Some great thoughts there @justindirose, and timely for me as well. I love simple and effective thi gs, but all to often tend to (over)complicate things. Maybe that’s me, maybe a human trait.

Anyway, thanks for the episode!


Trying to have ALL your life goals and tasks in a single tool is deceptively a simple approach. At least for me.

I love a task manager for maintenance and repetitive routines: Either single action lists or routines for which we can follow templates or procedures, like packing or weekly shopping, or reviewing your financial assets. It works just fine and makes this chores simpler for me.

I can even stretch a task manager it to do a weekly review and keep a a project list (real projects are unique, complex things, not sequential routines), just beause I already use it for the above.

But I have been unsuccessful trying to manage projects, personal or professional as a series of tasks. I feel I have to do it elsewhere and then try to push it in the task manager to attain the theoretical simplicity of having all in a single place.

That doesn’t work for me. I’d rather have specific tools for specific needs than trying to have a one size fits all method for disparate things.

As an illustration: I still carry an ipod to listen to music instead of putting it in my smartphone. It allows me to focus on music, saves me phone battery, interruptions and distractions induced by my ‘one size fits all’ phone gadget.

I’ve always preferred separate HIFI devices to an integrated stereo system. I like specific apps rather than complex software…

Simplicity may be in the eye of the beholder

This is the exact point I’m trying to make in the episode – there are things that are simple, and then there are things that are on the surface simple, but really are complex.

I’m finding for myself that the case you exactly describe is true for me too. I see projects as requiring a vastly different approach than tasks, which is why I now have all my tasks in a Bullet Journal, and my projects in Notion. It’s simpler for me to work that way.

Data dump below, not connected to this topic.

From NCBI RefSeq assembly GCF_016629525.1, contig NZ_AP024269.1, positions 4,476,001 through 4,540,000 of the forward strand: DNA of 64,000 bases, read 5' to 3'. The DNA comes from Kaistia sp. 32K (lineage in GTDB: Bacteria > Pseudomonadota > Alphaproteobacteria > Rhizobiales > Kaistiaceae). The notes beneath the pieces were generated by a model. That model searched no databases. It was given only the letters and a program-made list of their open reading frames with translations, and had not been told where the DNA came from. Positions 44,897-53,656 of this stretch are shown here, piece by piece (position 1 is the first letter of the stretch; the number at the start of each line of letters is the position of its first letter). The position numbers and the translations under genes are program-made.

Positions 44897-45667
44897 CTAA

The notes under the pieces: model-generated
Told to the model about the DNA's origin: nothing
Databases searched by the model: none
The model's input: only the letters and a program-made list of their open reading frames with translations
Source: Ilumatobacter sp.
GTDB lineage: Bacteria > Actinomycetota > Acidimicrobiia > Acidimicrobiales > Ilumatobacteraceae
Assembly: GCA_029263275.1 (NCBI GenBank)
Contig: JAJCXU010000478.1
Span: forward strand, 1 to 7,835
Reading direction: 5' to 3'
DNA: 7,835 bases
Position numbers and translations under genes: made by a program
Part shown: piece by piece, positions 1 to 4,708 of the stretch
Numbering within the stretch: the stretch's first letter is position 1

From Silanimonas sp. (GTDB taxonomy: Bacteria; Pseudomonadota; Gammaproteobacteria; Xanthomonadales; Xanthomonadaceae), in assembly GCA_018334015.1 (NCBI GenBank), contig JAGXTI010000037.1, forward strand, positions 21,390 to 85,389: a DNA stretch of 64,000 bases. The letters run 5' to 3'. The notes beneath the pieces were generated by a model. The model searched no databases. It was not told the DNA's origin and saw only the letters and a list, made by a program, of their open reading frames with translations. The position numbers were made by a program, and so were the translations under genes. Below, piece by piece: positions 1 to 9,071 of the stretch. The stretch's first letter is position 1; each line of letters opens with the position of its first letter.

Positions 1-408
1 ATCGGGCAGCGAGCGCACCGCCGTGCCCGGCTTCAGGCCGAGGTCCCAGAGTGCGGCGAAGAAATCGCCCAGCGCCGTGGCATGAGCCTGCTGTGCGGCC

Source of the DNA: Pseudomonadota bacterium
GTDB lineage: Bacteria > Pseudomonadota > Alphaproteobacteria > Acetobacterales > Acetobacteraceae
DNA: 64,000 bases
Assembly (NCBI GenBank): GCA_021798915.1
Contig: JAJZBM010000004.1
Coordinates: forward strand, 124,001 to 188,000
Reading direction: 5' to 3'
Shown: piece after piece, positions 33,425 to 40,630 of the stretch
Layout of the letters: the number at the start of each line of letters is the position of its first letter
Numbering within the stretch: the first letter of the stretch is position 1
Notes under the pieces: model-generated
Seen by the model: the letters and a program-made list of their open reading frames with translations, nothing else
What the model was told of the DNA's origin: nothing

I think you’re right here.

@rosemary extensively uses OmniFocus, but the system she’s built is simple for her.
@wilsonng uses OmniFocus as a task database, and plans/works his day on paper.

While there are principles we can all apply to building our simple systems, one person’s system is not going to be simple to another because we all think and work differently. Hence why we have to go on this creative journey of discovery to build our own simple systems.


One way to simplify is to learn automation. @Rosemary and others love to use tools such as Hazel to organize their downloaded documents or IFTTT.com to create actions that act upon triggers. There’s also Siri Shortcuts, Keyboard Maestro, and Drafts to automate repetitive tasks such as creating repeating projects or commonly used workflows.

My personal favorite is to have Keyboard Maestro automatically move OmniFocus to the left side of my screen and Fantastical on the right side of my screen just by hitting a keyboard shortcut.

Learning these automation tools looks intimidating and sounds not-so-simple. Take baby steps and automate one workflow at a time. Over time, I had a small group of Keyboard Maestro macros that I routinely use. It cuts down on time and it makes my workflow feel “simple.”

I used my BuJo to simplify my daily work. It’s so much easier to look at my BuJo with my list of tasks and projects instead of wading back into OmniFocus.

One part of simplicity for me was to identify the routines I work on daily or weekly and have checklists to go through each workflow. I have a daily review checklist, weekly review checklist, a monthly review checklist, as well as other checklists. I can offload the checklists off my brain and on to paper or an outline.

Most of my work is based on routines. Identifying those routines and find ways to reduce the steps down to a minimum helps.

Keep your system as simple as it needs to be and no more.

I’ve seen my checklists and automation tools make my life feel more simple.